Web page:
BY JOHN RUBINO
Not so long ago the US economy had some bright spots that seemed to justify a general sense of optimism. The fracking revolution had turned the country into the world’s largest oil producer with, apparently, a lot more to come. And the growing number of tech “unicorns” – private companies with valuations exceeding $1 billion – promised a steady parade of flashy IPOs for as far as the eye could see.
This year both were exposed as frauds.
Iconic unicorns Uber, Lyft, Peloton and SmileDirect went public and then dropped rather than soared. And now WeWork, the real estate “tech” company that in 2018 was worth $47 billion, has imploded. The founder/CEO has been tossed out a high-rise window and a major investor has stepped in with a bailout that values the company at a paltry $8 billion – which still looks rich for a start-up whose losses exceed its revenues. See the video in this article that explains WeWork’s business model and why it was always doomed to failure.
Now on to fracking, the process of pumping immense amounts of water dosed with a cocktail of industrial chemicals into the ground to force out heretofore inaccessible oil and gas. Turns out that it only works for a few years on each well, putting drillers on a treadmill of ever higher debt (mostly via junk bonds) and soaring rig counts while producing zero profits.
Not surprisingly, traditional financing has dried up as once-burned banks and junk bond buyers balk at second helpings. So frackers are turning to … wait for it … asset backed securities similar to the subprime mortgage bonds of the 2000s:
(Wall Street Journal) – Desperate for cash, shale companies are trying to court investors with a new and potentially risky financial instrument that resembles mortgage bonds.
The companies are floating a type of asset-backed security that involves existing oil and gas wells. Producers transfer ownership interests in the wells to special entities that then issue bonds to be paid off by the output from the wells over time.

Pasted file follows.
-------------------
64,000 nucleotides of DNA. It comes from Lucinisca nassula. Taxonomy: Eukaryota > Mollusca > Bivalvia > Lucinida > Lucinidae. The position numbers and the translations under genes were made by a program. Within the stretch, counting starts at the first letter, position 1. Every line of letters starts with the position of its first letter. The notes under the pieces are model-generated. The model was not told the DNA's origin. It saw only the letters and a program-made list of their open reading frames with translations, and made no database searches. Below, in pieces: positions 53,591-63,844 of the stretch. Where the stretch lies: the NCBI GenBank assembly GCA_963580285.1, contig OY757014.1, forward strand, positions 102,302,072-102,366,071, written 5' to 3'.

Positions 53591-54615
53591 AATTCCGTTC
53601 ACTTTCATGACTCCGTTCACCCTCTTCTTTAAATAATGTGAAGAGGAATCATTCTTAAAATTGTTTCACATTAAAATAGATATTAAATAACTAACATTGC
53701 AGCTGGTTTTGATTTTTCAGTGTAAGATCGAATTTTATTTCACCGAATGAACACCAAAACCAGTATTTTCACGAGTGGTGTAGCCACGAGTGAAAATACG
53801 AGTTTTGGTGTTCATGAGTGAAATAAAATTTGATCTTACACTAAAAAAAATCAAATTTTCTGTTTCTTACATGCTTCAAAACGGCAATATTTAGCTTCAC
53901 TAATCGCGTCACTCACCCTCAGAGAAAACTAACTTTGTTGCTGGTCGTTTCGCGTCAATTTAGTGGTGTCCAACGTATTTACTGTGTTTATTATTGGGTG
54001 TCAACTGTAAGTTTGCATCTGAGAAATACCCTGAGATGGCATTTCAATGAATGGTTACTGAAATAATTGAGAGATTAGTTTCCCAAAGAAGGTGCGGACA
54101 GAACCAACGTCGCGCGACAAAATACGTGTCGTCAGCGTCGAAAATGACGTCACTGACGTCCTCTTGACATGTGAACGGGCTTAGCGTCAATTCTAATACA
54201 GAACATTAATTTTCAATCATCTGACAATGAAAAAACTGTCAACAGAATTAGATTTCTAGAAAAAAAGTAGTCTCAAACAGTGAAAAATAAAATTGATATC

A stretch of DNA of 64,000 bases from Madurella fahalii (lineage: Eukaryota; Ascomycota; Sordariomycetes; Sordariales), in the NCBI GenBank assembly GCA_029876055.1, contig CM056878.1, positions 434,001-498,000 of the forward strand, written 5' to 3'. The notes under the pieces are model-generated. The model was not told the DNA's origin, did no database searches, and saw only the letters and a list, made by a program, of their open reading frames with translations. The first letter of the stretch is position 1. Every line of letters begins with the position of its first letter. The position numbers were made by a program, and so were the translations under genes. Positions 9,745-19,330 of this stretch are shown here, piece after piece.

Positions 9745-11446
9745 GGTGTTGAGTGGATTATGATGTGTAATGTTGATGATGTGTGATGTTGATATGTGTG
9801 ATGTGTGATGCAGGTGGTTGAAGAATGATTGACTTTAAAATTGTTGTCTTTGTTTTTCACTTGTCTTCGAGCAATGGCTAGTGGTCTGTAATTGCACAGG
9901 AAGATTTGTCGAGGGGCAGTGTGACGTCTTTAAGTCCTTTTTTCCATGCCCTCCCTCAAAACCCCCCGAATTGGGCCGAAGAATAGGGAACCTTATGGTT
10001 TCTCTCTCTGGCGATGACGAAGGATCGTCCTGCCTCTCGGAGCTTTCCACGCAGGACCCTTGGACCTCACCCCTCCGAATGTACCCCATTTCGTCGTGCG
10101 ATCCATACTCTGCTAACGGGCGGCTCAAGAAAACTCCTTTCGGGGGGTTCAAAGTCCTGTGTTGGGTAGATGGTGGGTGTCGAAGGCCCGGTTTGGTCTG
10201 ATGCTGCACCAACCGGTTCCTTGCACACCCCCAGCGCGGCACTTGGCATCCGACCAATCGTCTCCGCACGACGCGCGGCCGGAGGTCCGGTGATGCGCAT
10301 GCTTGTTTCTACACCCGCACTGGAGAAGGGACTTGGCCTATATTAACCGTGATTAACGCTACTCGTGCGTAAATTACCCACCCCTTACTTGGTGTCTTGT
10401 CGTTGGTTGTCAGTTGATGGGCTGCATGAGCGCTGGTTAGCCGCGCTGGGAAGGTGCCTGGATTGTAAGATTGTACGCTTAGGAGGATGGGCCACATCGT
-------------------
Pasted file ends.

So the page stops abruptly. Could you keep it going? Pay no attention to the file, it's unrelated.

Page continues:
Raisa Energy LLC, a Denver-based oil-and-gas company backed by private equity firm EnCap Investments LP, closed the first such offering in September and several others are planned before the end of the year, said people familiar with the transactions. The bonds will pay nearly 6% interest on the best quality wells, the people said, with higher rates on riskier assets.
The investments are drawing attention from insurance companies, large money managers and other traditional investors of asset-backed securities. They represent a new avenue for shale companies as the industry’s traditional investors sour on the sector following years of disappointing returns.
While similar in structure to securities backed by mortgages and auto loans, the securities pose potential risks because projecting the long-term output from shale wells remains an inexact science. Shale drilling only became a widespread method of extracting oil and gas in the past two decades. Modelling future production has proven difficult because of the complex geology of shale basins and large variability from one well to the next, engineers say.
Thousands of shale wells drilled in the past five years are pumping less oil and gas than their owners forecast to investors, The Wall Street Journal previously reported.
Investors will have to rely on companies’ estimates to model potential returns, said Harrison Williams, managing principal at Core Energy Advisors, which advises producers on asset sales.
“The pitfalls are in the underwriting: Is the oil and gas there and will it come out?” Mr. Williams said. “Sometimes predicting reserves has a large component of art as well as science.”
Securitizing wells may be one of the few sources of new money available to producers, said Jonathan Ayre, a partner at law firm Orrick Herrington & Sutcliffe LLP. It The firm is working with Guggenheim Securities, which also structured Raisa’s offering, on a similar securitization.
“The appetite is definitely out there,” Mr. Ayre said. “For oil and gas companies looking to monetize their investments, there are not a ton of good options.”
For two such high-profile sector stories to become object lessons in credulity is of course bad for those companies’ investors. But the impact won’t stop there. Fracking and tech IPOs were major reasons for positive animal spirits generally. Take them away and the question becomes: if these guys can’t make money and enrich their investors, who can? At some point the answer becomes “no one” and risk-off becomes the new normal.